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Estimates of Father-to-Son Occupational Mobility in India, Circa 1962

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We have presented some initial estimates of father-to-son occupational mobility in India, using what appears to be the only available national-sample set of requisite data. In view of the complexities of undertaking sample surveys in a population as large as and as varied as that of India, our construction of mobility estimates through a secondary analysis of survey data that were produced for original purposes other than the study of occupational stratification must be taken as a first approximation. Hopefully, future research will extend this effort by undertaking a primary investigation of stratification and mobility in India, with rigorous sampling, an expanded list of relevant variables, and more refined measurement. In the meantime, conclusions of the present study may be recapitulated as follows. (1) Based on the 10 x 10 transition matrix, nearly one-half of the national-sample of adult males were in occupational categories different from those of their fathers. Most of this movement consisted of short-distance status changes, that is, flows from the origin category to a contiguous or near-contiguous category. Yet, as exemplified by the one of every ten sons of nonowner cultivators and the one of every ten sons of unskilled blue-collar or domestic-servant background who had entered nonmanual occupations as of 1962, long-distance occupational rank changes occurred often enough to cast suspicion on any supposition of rigid barriers to the vertical movement of individuals. This finding is congruent with earlier regional data on intergenerational mobility. With the breakdown of older patterns of inter-caste symbiosis and reciprocity, particularly prevalent in the rural areas, brought about by the government's development programs (Singh, 1967; Mandelbaum, 1960), this vertical movement of individuals is likely to increase. Traditional customs bound the individual to his extended kinship unit and his kinship unit to the caste hierarchy of the village. As the importance of such relations decreases, it is plausible that individual attempts at occupational mobility will become more frequent. (2) In terms of the conventional 3 x 3 matrix, the aggregate rate of observed occupational change in India (28%) was somewhat smaller than the comparable rate in France (40 % ) or Italy (37%) but was convergent to that for the Philippines (25%). There was less outflow from the agricultural to the nonagricultural sectors in India (and the Philippines) than in either of the two European countries; moreover, in India such upward flows across the agricultural-nonagricultural boundary were nearly equivalent proportionately to the downward flows, which contrasts markedly with the unidirectional permeability of the boundary in societies such as France or Italy. As argued above, these rates are the result of complex factors involving the long-term perspectives of many manual workers. (3) Although the level of industrial development has been relatively low in India (as compared with France or Italy), there was nevertheless some redistribution of demand in the occupational hierarchy (from the farm to the nonfarm sectors), and this exogenous factor contributed nonnegligibly to the rate of observed occupational change. Such contribution was proportionately smaller than in either of the more industrialized societies, however, and indeed once inter-country differences in the magnitude of demand redistribution have been standardized (as in Table 3) the country estimates of rate of mobility becomes more closely convergent. (4) Within limits of available information, examinations of intracountry variations of rates of status change indicated that such variations either were small or, in the contrast between urban and rural residence, followed an expected pattern. Regionally, occupational status change was generally somewhat less frequent in the northern states than in other regions of India, at least partly because the redistribution of occupational demand was relatively low in the North. In terms of religious group, the Christian sons may have had a slight advantage over the Hindu and Moslem sons with respect to manual-to-nonmanual ascent. But on the whole the three groups evinced highly similar patterns of mobility, especially once we adjust for the circumstance that the Christian sons more often came from urban, nonmanual homes. (5) Compared with approximately correspondent data from other societies (e.g., USA, Australia, France, Italy), the gross level of father-to-son occupational status transmission was rather high in India. Furthermore, partialling of this zero-order relationship showed that more of the transmission of paternal occupational effects was direct (or mediated by other variables) than was mediated by the son's own level of educational attainment. Although variation in the education variable was not inconsequential, its impact on son's subsequent occupational experience was considerably weaker than the impact of father's occupation. In general, the evidence from India fits rather well the cross-national pattern, documented elsewhere (Hazelrigg and Garnier, 1976), of a positive correlation between the observed rate of occupational status change and the level of productivity (as measured by per capita energy consumption, GNP, or GDP). This cross-national covariation appears to be largely a function of connections between productivity and factors of the shape or relative composition of the occupational hierarchy, however, rather because of any linkage between productivity and the rate of circulatory mobility. Thus, whereas India, along with the Philippines, exhibited observed rates of occupational status change that generally were lower than those reported for either France or Italy, in terms of mobility rates adjusted for differential shifts in the distribution of occupational positions the pairwise contrast between the less and the more industrialized societies dims appreciably.13 In short, the relatively low rate of actual occupational change among Indian males cannot be attributed to an unusually low rate of "circulation of talent and skill" (a rate that is often taken to be an indictor of the "openness" of occupational stratification). It was due principally to the historical circumstances of limited industrial expansion, and thus to the weakness of the upward redistribution of higher occupational hierarchy. Countries that have been characterized by higher rates of actual status change, such as France or the USA, have been so characterized not because they have enjoyed higher rates of circulatory mobility but because they have been more successful in developing and sustaining "positive growth" economies.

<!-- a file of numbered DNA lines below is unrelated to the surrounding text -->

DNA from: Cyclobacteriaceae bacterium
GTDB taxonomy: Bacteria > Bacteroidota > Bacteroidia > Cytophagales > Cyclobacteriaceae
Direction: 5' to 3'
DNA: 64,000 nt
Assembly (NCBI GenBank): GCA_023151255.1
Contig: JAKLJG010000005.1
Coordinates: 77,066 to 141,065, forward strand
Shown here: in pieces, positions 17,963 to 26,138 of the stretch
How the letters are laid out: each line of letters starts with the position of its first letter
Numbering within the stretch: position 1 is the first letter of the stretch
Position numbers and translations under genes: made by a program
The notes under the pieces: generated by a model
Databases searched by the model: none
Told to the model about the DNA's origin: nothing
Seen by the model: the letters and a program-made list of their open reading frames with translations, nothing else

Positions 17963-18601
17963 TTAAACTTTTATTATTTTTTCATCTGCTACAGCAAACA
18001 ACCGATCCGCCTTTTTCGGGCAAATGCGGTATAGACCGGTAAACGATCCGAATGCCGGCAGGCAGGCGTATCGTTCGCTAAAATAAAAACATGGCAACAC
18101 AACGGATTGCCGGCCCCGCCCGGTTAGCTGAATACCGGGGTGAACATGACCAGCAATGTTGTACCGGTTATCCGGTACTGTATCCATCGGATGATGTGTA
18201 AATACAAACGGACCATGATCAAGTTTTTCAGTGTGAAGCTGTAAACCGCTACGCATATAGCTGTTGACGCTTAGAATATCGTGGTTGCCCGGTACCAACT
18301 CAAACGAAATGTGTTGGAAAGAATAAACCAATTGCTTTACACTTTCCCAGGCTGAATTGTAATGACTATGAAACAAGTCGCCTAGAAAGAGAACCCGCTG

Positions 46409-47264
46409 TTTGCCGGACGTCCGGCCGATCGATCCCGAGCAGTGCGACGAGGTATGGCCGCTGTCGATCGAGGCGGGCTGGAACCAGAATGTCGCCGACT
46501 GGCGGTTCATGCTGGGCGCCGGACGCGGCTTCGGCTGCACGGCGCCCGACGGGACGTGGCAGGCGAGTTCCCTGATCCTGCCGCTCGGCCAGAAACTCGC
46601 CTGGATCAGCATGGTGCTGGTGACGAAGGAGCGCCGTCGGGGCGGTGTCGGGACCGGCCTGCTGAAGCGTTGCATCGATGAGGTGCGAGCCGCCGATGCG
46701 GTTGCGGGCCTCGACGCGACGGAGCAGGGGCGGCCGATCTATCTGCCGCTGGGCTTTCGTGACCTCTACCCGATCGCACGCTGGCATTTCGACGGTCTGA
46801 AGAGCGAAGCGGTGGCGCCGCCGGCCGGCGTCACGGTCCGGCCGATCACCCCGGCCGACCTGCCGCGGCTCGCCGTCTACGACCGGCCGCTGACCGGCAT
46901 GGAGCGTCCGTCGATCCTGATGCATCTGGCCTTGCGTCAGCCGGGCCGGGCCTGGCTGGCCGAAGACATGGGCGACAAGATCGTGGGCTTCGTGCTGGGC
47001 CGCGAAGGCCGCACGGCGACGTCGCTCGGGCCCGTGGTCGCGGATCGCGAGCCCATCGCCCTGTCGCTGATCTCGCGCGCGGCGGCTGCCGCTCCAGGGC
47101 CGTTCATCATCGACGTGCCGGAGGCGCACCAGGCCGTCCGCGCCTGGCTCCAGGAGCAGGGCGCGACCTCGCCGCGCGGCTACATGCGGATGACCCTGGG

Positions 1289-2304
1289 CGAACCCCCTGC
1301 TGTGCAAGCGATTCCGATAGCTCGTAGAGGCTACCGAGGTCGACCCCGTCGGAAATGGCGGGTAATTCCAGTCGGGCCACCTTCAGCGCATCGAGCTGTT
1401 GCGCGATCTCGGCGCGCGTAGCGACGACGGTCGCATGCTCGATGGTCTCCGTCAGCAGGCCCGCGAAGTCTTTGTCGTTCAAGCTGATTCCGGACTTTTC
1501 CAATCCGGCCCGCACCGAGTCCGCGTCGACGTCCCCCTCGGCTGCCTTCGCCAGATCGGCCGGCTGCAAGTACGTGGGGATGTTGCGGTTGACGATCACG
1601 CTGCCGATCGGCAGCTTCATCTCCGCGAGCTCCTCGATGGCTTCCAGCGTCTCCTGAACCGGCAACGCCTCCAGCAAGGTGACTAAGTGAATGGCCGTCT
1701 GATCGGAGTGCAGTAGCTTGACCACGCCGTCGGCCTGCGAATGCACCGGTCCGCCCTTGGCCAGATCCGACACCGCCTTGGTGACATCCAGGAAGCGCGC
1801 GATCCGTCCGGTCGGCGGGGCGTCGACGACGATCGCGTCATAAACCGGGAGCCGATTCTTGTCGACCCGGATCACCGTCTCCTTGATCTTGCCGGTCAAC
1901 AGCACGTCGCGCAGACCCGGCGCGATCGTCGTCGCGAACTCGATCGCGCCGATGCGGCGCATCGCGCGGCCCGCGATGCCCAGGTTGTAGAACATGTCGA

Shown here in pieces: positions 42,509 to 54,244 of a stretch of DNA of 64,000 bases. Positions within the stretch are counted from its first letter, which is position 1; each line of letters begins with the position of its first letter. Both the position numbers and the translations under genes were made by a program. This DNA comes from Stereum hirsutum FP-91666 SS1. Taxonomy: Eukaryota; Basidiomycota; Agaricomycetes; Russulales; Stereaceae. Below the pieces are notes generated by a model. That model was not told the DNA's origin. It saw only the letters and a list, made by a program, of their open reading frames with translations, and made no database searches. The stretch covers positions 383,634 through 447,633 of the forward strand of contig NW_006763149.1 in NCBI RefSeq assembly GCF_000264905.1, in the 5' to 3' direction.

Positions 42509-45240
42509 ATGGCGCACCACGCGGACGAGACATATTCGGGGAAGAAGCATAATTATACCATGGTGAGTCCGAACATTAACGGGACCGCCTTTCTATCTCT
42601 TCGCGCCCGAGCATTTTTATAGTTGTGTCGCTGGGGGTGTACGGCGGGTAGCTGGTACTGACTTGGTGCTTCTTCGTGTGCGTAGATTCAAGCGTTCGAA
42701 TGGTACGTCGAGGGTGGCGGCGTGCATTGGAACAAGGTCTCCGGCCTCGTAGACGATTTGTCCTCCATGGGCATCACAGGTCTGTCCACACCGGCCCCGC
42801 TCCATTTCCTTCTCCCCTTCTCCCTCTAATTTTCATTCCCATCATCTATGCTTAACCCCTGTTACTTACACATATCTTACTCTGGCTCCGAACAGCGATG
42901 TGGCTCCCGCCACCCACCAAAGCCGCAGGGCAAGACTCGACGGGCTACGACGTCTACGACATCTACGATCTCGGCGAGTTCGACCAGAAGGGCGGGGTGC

Affiliations: 1: University of Texas, Arlington, U. S.A.; 2: Florida State University, U. S.A.